Biomimetics: Creating Materials From Nature's Blueprints

Biomimetics: Creating Materials From Nature's Blueprints AUTHOR: ROBIN EISNER, P.14 In order to design a 21st-century, impact-resistant substance, materials scientist Mehmet Sarikaya of the University of Washington in Seattle finds inspiration in a 500-million-year-old feat of evolution--the shell of a present-day mollusk, the abalone. Following blueprints drawn from analysis of the microarchitecture of the shell, Sarikaya and colleague Ilhan Aksay have manufactured a prototype material tha

Robin Eisner
Jul 7, 1991

Biomimetics: Creating Materials From Nature's Blueprints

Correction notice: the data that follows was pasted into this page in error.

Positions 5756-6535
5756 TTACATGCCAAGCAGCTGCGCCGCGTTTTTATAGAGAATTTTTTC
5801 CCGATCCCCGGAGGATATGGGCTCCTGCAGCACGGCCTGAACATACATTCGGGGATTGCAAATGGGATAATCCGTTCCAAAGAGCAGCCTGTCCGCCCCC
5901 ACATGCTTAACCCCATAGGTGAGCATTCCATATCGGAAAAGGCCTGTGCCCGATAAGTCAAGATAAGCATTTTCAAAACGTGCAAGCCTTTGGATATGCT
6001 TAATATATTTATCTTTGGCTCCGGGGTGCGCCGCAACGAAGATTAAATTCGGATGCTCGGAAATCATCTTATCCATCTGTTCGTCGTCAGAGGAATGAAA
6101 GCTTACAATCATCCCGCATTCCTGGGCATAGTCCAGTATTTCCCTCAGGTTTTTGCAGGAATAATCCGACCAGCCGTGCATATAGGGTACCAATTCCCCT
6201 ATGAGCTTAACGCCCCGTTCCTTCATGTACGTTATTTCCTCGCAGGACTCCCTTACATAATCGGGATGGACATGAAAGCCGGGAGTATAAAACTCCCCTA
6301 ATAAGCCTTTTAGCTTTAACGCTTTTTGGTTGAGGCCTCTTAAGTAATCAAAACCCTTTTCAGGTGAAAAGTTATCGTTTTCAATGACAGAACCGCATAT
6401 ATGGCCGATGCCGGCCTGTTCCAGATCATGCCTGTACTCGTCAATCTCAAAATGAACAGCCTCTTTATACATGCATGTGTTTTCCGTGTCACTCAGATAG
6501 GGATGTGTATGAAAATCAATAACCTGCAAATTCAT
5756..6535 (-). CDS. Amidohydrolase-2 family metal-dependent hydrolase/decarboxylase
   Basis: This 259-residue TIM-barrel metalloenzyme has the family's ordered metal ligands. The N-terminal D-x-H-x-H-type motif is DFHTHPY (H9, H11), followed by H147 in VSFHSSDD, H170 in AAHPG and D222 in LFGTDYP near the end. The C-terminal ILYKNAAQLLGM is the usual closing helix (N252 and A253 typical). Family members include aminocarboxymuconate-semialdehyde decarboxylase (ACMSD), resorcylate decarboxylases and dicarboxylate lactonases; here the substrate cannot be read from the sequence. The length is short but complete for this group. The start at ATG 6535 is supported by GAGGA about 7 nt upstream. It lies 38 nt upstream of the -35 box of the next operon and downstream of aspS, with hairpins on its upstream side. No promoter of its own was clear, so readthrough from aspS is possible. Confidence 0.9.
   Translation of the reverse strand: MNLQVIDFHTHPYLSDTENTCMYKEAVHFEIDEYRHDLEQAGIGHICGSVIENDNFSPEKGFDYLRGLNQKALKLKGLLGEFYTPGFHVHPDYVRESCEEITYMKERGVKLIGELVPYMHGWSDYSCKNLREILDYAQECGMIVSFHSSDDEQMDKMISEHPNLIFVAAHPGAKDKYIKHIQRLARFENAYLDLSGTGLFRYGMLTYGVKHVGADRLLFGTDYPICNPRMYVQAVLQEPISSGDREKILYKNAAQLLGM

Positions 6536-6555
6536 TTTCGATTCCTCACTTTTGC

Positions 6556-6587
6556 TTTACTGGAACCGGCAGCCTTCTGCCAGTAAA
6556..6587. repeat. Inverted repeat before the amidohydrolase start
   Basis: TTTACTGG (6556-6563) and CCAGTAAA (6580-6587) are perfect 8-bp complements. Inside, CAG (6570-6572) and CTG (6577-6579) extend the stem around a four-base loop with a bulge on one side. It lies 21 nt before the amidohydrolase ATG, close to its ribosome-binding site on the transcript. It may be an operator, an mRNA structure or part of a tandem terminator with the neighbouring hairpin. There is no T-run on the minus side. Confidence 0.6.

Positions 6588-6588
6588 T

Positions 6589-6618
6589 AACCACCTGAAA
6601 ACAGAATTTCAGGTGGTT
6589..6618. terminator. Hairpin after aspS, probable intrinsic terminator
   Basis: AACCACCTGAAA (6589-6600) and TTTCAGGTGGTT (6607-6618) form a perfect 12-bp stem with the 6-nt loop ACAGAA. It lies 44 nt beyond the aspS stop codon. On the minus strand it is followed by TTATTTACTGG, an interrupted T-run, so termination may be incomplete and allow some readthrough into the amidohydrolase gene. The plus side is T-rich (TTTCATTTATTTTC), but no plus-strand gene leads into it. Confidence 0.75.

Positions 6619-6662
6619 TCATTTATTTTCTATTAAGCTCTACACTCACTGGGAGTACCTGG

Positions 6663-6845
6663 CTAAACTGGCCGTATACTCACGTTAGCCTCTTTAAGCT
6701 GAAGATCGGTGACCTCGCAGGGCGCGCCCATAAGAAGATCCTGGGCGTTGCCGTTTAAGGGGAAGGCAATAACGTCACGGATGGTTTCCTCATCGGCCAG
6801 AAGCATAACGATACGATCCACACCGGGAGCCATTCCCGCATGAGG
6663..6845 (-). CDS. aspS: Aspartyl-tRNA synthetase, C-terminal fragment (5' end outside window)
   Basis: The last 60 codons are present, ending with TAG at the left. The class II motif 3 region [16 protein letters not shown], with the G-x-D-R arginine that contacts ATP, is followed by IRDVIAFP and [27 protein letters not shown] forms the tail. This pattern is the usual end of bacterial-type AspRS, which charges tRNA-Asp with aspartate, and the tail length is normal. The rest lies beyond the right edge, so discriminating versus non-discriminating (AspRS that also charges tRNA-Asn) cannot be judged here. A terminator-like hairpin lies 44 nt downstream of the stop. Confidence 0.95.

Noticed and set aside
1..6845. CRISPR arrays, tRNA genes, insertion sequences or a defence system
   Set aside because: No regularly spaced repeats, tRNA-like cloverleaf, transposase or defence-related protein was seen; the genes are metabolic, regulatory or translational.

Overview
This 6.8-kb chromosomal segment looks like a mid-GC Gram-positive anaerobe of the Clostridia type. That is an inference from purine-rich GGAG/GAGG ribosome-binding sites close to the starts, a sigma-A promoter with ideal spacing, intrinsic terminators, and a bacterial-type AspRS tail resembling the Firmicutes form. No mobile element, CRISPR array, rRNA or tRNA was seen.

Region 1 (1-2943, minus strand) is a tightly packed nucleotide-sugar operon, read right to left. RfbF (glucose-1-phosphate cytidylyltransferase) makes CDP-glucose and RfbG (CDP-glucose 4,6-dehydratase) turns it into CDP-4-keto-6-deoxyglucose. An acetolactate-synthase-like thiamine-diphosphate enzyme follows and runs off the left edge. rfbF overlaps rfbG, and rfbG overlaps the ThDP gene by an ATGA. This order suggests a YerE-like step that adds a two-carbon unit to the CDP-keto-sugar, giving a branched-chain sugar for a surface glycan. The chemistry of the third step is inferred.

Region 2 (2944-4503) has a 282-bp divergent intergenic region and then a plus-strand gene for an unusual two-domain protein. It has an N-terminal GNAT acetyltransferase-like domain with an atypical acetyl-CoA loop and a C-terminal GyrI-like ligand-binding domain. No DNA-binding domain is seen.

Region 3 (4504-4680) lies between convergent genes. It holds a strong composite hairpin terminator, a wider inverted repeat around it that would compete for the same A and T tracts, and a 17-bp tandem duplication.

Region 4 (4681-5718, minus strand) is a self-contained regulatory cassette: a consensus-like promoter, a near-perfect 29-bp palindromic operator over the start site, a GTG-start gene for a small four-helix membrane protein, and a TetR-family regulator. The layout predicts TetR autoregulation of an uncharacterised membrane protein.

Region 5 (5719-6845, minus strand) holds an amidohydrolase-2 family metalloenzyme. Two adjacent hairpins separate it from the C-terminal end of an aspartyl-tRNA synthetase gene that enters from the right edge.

AUTHOR: ROBIN EISNER, P.14

In order to design a 21st-century, impact-resistant substance, materials scientist Mehmet Sarikaya of the University of Washington in Seattle finds inspiration in a 500-million-year-old feat of evolution--the shell of a present-day mollusk, the abalone.

Following blueprints drawn from analysis of the microarchitecture of the shell, Sarikaya and colleague Ilhan Aksay have manufactured a prototype material that mimics the shell's laminar, protection-providing structure.

Sarikaya is one of growing number of materials researchers involved in biomimicking, or biomimetics--the study of the structure and function of biological materials and systems as models for materials design. According to materials scientist Aksay, also from the University of Washington, about 500 scientists in the United States are involved in some aspect of biomimicking, although they might not identify their specialty as such.

What they have in common is looking at nature as a guide to create...

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